Purpose-built Healthcare with Medical IT

The medical industry has always had a powerful incentive to optimize efficiency by integrating new technologies into care. Better efficiency lowers operating costs and mistakes and also increases positive results.


It is logical that information technologies (IT) have been readily embraced by the medical community over the past several years, with their almost limitless capacity to streamline processes in all levels of care.


Yet, there are certain challenges posed by the employment of IT in a health setting. These vary from technical concerns such as sterilization to more complex issues of information security, workflow, and theft protection.


This starts with a thorough assessment of the particular environment where the device will be utilized, as well as the requirements that it might have to adhere to. A few of the challenges inherent to medical usage are predictable and inherent to a medical context.


Infection control properties rank highly among these; infections that are transmitted within a hospital, not only lead to a significant cost to the provider through lost reimbursement but also put patients at obvious risk.


It is crucial that a device can withstand frequent cleaning without loss of function or deterioration, which standard devices simply are unable to do.


Breakage is another basic parameter and difficulty that consumer-grade electronics can’t fulfill without consumer cases that present a completely new set of infection control concerns or expensive cases that retrofit consumer devices to health care standards.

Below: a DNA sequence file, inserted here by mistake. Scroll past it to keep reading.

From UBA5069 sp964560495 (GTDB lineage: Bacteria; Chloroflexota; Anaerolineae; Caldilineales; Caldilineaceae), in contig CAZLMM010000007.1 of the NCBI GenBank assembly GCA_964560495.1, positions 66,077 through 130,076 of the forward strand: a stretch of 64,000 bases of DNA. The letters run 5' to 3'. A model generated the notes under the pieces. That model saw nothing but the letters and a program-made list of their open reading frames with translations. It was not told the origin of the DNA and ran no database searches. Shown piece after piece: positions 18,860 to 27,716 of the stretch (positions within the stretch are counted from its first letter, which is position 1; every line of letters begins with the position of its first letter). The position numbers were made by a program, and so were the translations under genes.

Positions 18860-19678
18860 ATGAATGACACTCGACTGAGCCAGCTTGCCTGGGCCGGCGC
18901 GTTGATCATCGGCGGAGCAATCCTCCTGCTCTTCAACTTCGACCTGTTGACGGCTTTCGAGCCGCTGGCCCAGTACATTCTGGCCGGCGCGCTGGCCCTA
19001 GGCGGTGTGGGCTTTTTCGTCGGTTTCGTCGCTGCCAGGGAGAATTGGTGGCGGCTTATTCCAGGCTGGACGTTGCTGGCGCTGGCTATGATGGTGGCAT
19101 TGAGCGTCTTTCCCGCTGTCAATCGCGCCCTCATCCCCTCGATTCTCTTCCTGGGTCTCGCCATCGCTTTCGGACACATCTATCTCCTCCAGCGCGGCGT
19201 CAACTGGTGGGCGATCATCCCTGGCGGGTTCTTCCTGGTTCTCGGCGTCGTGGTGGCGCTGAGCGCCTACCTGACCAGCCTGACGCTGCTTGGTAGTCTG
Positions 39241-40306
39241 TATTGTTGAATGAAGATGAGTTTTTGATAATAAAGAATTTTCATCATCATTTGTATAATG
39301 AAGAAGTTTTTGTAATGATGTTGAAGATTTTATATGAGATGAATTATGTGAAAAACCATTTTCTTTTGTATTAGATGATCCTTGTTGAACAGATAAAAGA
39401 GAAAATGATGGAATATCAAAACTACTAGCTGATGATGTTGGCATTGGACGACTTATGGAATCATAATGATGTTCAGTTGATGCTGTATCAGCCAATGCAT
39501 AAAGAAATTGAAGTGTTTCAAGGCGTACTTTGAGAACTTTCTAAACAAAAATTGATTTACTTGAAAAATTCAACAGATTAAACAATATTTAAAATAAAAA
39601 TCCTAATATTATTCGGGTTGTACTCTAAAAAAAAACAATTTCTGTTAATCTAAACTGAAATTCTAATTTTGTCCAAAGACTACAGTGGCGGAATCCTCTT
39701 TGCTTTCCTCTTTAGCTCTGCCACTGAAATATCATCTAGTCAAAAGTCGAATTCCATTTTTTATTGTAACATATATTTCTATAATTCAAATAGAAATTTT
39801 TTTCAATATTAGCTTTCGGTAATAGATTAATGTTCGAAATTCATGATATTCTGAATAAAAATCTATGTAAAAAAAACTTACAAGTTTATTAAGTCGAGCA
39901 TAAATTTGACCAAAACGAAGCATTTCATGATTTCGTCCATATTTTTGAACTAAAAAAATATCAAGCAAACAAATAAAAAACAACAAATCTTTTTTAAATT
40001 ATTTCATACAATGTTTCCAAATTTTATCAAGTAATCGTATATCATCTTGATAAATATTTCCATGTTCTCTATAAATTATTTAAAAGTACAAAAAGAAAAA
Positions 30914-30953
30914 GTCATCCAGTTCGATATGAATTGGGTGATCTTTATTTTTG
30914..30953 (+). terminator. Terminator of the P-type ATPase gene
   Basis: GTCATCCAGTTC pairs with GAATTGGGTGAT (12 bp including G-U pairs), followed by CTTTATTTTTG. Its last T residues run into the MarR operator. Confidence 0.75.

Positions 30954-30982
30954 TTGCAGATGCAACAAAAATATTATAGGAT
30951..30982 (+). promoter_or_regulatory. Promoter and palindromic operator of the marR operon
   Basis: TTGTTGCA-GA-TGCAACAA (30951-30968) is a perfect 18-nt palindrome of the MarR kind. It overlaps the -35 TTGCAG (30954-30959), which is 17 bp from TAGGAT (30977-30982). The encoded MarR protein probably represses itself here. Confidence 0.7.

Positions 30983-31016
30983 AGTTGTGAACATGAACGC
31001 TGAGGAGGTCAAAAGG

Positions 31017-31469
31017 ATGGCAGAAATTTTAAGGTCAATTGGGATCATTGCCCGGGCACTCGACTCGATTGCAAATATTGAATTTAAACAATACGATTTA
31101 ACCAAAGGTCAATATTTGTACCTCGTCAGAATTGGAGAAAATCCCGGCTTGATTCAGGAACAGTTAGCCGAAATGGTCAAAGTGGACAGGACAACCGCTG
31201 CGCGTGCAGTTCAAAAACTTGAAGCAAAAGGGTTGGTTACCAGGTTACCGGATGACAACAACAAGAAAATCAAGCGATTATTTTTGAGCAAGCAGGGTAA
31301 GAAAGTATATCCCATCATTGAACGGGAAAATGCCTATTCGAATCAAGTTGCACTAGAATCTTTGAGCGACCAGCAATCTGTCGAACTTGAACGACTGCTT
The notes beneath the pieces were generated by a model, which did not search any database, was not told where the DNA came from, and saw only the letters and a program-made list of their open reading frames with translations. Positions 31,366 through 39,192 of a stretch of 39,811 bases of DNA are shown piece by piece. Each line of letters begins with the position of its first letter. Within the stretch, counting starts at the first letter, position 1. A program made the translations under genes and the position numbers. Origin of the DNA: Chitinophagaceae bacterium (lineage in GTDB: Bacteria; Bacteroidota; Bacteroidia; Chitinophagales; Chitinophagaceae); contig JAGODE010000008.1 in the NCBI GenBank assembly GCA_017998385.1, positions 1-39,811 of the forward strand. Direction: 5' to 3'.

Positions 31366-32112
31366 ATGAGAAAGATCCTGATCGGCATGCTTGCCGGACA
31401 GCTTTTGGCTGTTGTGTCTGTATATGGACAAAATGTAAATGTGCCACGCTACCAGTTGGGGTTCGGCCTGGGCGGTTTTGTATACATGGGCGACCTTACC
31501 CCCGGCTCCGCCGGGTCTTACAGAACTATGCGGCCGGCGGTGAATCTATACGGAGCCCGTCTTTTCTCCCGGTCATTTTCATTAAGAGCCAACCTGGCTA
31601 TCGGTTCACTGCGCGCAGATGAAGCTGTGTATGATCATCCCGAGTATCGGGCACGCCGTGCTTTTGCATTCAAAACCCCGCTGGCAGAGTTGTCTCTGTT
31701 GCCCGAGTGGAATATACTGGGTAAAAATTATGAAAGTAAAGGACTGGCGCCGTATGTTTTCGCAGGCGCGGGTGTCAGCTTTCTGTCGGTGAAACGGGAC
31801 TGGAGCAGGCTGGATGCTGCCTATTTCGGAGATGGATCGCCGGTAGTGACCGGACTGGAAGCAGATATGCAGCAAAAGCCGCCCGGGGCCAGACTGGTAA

Medical IT requires patient confidence, in addition to the purposeful investment, so theft prevention is a high priority. The loss of a device can be costly, but when data is compromised it can also potentially involve significant privacy concerns.


Measures to address this issue can be as straightforward as customizing the physical appearance of a device to make it less appealing or more easily identifiable, or as sophisticated as creating organization-specific Basic Input/Output Systems (BIOS) to eliminate unauthorized usage and disabling USB function to stop the simple duplication of data. These concerns can also be alleviated by Mobile Device Management (MDM) software.


In some instances, medical providers will understand a few of the specifications which are necessary for their unique application as they will have previous trial-and-error expertise with IT devices.


Utilization in a non-clinical area will differ from employment in an operating room where a fanless design becomes vital to avoid the circulation of pathogens. The capacity of a device to be customized enables a more efficient, higher-performing ecosystem.